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Author: PuddinHead42 Big red star, 1000 posts Old School Fool Add to my Favorite Fools Ignore this person (you won't see their posts anymore) Number: of 4  
Subject: Rational Self-interest Date: 11/8/2009 5:52 PM
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I was thinking about this recently. While it seems to make pretty good sense, it has the same basic flaw as other economic systems, from communism to socialism to capitalism: people are not rational. For the most part, greed is a substitute for rational self-interest, but it does not bother to stop short of making money on the backs of others. I have not read Atlas Shrugged and will probably have to retire before I have time, but I have wondered about some of the main concepts.

For instance, where do "Randians" or objectivists (libertarians?) stand on regulation? Given that people are not rational and never will be, we cannot have unbridled capitalism anymore than we can live without speed limits or criminal laws. Sure, most of your neighbors would not steal your lawnmower, but the consequences of the law help stop the one "bad" neighbor. I am for small government and despise the big giant health care, stimulus and cap-n-trade bills. However, I don't think I would shrink the gov back to defense only like a Ron Paul or "pure" libertarian.


Does anyone believe we are rational enough to make rational self-interest work?
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Author: erikinthered100 Big red star, 1000 posts Old School Fool Add to my Favorite Fools Ignore this person (you won't see their posts anymore) Number: 4 of 4
Subject: Re: Rational Self-interest Date: 11/11/2009 8:05 PM
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Here's my own libertarian view.

A good Ayn Rand book on the subject would be "Capitalism: The Unknown Ideal"

I was thinking about this recently. While it seems to make pretty good sense, it has the same basic flaw as other economic systems, from communism to socialism to capitalism: people are not rational. For the most part, greed is a substitute for rational self-interest, but it does not bother to stop short of making money on the backs of others. I have not read Atlas Shrugged and will probably have to retire before I have time, but I have wondered about some of the main concepts.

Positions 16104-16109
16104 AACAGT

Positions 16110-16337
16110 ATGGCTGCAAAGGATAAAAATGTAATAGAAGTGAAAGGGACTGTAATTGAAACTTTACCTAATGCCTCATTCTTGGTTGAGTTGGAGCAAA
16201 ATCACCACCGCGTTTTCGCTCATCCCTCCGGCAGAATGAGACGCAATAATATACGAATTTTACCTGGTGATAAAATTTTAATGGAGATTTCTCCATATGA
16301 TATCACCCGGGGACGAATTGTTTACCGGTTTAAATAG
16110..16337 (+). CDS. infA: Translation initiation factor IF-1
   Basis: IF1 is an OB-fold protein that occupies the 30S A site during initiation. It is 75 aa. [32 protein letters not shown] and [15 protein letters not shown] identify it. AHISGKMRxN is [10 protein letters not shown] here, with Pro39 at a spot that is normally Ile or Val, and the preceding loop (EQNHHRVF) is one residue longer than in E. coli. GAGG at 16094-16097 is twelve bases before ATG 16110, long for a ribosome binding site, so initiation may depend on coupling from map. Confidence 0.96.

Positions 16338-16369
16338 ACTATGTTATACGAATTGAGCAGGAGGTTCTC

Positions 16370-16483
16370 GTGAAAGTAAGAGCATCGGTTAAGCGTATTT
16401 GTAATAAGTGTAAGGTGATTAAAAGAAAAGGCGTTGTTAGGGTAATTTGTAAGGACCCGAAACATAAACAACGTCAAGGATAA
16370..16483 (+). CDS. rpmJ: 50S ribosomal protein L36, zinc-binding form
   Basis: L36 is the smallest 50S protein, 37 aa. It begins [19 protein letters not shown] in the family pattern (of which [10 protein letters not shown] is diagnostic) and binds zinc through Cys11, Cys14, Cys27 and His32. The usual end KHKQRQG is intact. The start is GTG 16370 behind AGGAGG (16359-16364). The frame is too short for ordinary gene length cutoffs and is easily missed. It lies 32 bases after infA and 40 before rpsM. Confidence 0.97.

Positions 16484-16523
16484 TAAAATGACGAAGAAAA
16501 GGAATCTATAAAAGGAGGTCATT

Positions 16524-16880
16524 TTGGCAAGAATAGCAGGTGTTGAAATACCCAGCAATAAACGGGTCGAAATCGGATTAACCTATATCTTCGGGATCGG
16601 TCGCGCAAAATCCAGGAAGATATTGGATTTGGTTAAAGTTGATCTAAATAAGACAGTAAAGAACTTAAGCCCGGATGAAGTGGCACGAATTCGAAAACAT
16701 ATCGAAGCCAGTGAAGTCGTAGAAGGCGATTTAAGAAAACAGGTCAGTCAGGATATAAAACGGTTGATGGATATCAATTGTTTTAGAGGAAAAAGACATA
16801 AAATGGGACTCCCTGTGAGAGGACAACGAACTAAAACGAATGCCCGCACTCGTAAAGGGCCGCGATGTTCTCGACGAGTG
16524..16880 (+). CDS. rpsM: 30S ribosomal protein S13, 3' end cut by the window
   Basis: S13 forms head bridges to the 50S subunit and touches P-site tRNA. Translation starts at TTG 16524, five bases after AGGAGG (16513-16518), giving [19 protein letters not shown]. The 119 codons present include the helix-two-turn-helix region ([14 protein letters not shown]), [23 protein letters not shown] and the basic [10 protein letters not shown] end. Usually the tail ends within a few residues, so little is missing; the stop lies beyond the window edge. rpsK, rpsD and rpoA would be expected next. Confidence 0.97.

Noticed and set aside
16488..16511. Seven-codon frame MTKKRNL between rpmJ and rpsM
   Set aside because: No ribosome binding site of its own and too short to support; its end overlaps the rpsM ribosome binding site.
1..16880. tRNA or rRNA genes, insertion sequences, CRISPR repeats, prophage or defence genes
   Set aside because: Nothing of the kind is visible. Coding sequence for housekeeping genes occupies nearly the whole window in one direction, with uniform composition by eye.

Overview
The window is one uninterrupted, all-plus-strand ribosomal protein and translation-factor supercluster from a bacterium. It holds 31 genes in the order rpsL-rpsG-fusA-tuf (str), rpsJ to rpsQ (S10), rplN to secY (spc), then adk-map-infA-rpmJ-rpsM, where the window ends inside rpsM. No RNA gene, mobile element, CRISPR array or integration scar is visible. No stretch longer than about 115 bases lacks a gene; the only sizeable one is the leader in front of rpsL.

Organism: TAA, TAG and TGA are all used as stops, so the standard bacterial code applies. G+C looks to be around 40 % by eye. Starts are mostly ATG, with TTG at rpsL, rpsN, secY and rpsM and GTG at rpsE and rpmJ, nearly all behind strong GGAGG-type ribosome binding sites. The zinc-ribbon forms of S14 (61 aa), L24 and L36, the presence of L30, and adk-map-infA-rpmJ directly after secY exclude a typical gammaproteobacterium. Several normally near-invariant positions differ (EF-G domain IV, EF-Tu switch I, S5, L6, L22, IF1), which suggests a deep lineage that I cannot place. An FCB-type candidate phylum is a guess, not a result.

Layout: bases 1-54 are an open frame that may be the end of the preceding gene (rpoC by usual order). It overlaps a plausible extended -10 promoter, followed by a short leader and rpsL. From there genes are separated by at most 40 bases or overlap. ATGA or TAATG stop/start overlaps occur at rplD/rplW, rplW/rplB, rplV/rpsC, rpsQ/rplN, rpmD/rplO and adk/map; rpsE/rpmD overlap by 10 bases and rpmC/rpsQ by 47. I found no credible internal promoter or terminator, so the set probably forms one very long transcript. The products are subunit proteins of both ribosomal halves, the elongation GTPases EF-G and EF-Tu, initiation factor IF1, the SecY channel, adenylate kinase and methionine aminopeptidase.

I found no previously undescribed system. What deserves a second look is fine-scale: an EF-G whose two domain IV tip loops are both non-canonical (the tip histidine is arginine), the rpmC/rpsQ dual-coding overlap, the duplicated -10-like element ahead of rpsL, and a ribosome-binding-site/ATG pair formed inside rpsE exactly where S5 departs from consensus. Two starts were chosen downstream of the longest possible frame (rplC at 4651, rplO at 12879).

The different economic systems have different weaknesses.

Communism/Socialism has two main weaknesses. The first is a moral one. These systems instill power in the collective/community at the expense of the individual. This leads to the oppression of the individual (often mass slaughter) who's basic interests, even the right to life, are secondary to the supposed interest of the collective. The second is an economic one. These systems confiscate the fruits of individual labor and distribute these to the overall community. This deprives the individual of any incentive to excel or innovate. These systems also substitute the judgement of a few bureaucrats for that of hundreds of millions of individuals. This results in poorer choices overall and a mismatch of supply and demand. This leads to less economic prosperity (indeed extreme economic deprivation) than a system which allows the individual the freedom to make his/her own choices and to benefit fully from his/her labor.

Unfettered capitalism, on the other hand, has one main weakness. It rewards unlimited greed which concentrates wealth and economic power among an elite few. This can result in economic deprivation for many and also political corruption. We attempt to mitigate this outcome with rules against monopolies and tax policies which take more from those who make more - this describes even a flat tax which is the tax system most compatible with pure capitalism. Our complex discriminatory "progressive" tax code actually exacerbates corruption since it is easily manipulated by politicians. But, even the poorest in unfettered capitalism tend to be much better off than the poorest in communism/socialism. Society is more prosperous overall and individuals retain the fruits of their labor. The wealthiest depend on the continued consumption of the middle and lower classes to maintain their own prosperity. Even at its most extreme, capitalism requires respect for individual economic rights and liberty. It does not have the moral weakness of communism/socialism.